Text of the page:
Photographer Daniel Troppy’s social media is filled with beautiful black and white images, but you won’t find selfies, beach vacations or conspicuous consumption. For the last several years, Troppy has been telling the stories of Intown’s homeless, encouraging viewers to get to know these often invisible people who live in our communities.
Troppy, who is also an entrepreneur and painter, goes out two or three times a week to interview, photograph and take supplies to homeless people around the city. He keeps a milk crate in the backseat of his car with socks, shampoo, toothpaste, body wipes, blankets and other necessities to hand out when he’s approached at intersections.
Late last year, Troppy and his friend Anne Cohen were out delivering supplies when they met a distressed woman named Cindy living in a tent city near a bridge. She was born with no feet, deformed hands and was also deaf. Cohen was able to communicate via sign language and learned that Cindy simply wanted to go home to her son in Monroe, GA. They bought the woman a hot meal and a bus ticket. Troppy is still in touch with Cindy and her son via Facebook.
“If we had not approached Cindy to find out her story and how we could help, I don’t know what would have happened to her,” Troppy said. “Part of what I’m trying to do on social media is raise more awareness on how people can approach the homeless and find out how they can help in their own way.”
Troppy said he is also trying to dismantle the stereotype of what homelessness is. “I am seeing more and more professional people who are homeless. I’ve met people working two jobs who are still homeless. With skyrocketing rents, 8 out of 10 people are priced out of their apartments and neighborhoods. There are more veterans and young people living on the streets. Homelessness has a new face.”
He met a couple living in their car who had lost their jobs in Chattanooga and had come to Atlanta in search of work. Since they don’t have a fixed address, employers won’t hire them.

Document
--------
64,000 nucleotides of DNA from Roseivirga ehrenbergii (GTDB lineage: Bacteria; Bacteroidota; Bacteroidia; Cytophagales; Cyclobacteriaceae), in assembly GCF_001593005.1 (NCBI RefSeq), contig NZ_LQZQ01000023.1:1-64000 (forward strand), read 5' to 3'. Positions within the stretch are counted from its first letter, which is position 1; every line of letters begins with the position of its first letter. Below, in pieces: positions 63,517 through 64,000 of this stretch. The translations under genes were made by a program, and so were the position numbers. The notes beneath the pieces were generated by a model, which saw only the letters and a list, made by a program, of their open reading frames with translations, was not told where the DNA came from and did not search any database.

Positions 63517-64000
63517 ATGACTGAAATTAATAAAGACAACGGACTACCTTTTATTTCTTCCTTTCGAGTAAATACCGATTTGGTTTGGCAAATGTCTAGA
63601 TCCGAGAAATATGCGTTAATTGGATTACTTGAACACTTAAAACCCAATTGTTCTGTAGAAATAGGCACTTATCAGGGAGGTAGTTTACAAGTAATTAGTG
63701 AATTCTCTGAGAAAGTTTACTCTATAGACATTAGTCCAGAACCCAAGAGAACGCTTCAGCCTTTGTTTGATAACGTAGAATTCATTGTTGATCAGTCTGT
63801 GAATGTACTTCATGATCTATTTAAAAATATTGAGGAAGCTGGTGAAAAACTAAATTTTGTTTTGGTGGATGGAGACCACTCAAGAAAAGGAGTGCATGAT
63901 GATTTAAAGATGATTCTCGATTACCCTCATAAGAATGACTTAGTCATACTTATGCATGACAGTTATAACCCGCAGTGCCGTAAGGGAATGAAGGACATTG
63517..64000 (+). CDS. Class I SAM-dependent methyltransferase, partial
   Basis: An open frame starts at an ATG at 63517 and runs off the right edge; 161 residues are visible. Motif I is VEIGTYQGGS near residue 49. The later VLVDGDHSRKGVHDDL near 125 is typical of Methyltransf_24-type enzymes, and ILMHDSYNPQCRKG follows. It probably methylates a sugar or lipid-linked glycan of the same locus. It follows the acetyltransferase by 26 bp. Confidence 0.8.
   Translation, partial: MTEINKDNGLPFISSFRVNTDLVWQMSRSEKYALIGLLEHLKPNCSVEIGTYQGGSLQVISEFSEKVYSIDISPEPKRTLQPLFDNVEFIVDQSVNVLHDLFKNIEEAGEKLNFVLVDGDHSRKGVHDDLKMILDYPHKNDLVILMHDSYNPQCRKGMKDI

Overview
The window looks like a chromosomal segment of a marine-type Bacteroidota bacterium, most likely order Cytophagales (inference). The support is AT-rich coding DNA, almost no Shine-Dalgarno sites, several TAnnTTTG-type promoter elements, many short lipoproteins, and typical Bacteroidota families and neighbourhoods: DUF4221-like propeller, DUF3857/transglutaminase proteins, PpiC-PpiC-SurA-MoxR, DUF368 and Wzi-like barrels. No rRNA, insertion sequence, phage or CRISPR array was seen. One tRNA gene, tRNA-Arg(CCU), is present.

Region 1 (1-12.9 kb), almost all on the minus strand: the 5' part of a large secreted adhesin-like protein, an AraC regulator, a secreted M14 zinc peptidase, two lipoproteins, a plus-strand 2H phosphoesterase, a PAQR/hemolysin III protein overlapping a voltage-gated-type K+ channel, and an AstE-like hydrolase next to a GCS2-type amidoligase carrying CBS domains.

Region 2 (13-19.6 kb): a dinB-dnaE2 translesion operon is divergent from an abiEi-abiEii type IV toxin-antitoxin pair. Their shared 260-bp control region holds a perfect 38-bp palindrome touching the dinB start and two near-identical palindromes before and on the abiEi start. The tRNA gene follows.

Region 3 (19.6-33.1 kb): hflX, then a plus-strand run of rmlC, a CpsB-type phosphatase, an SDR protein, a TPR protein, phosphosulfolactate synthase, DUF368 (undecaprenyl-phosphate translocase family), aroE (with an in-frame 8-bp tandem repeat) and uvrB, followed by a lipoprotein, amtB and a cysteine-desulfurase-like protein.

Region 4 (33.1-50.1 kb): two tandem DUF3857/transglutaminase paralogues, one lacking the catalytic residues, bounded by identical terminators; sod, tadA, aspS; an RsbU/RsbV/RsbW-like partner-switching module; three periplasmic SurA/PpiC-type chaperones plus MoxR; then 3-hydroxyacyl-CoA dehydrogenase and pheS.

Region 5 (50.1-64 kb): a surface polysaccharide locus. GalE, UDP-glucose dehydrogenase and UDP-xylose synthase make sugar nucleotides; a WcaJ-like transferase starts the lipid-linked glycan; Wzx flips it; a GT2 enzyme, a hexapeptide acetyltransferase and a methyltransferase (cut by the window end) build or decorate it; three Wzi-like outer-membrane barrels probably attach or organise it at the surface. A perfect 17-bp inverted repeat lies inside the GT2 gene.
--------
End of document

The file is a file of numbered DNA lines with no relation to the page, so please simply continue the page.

“There is such a lack of resources – job assistance, mental health care, drug and alcohol recovery, access to basic healthcare. It perpetuates a cycle.”
He said the first step to helping the homeless is to look them in the eye and acknowledge them as a fellow human being. “ Society doesn’t acknowledge them. They feel forgotten. Look them in the eye and say hello and ask how they are. Go in a dollar store, invest $20 and buy toothpaste, socks, baby wipes and keep them your car to give to people in need when you see them. If you’re timid about approaching a homeless person alone, talk to your neighbors and go as a group.”
Troppy and his friend Nena Halford have joined forces to create a book and launch a nonprofit called YIMBY (Yes, In My Backyard), a play on NIMBY (Not In My Backyard), which often appears on community message boards to describe people who don’t want change or unpleasantness in their neighborhood. YIMBY’s slogan: Community Compassion for our Homeless Neighbors.
“Daniel didn’t anticipate the incredible response from people on social media,” Halford said. “They want to know how to help, where to send money, clothes and supplies. It’s very gratifying, but overwhelming. The nonprofit is a way to harness the response he’s gotten to the photography.”
Both Troppy and Halford described YIMBY as a grassroots effort and an attempt to create a movement. “The idea is to lead by example and become a resource center for those who want to help the homeless in their community,” Halford said.
Troppy said he’s been moved by the people he’s met and those who have reached out to him. He recently launched a GoFundMe account to raise money to buy a van to deliver more supplies to the homeless.
“I cannot think of a more purposeful way of spending my time than helping people in my own backyard,” he said.
Visit @danieltroppy on Instagram to see his photos and stories.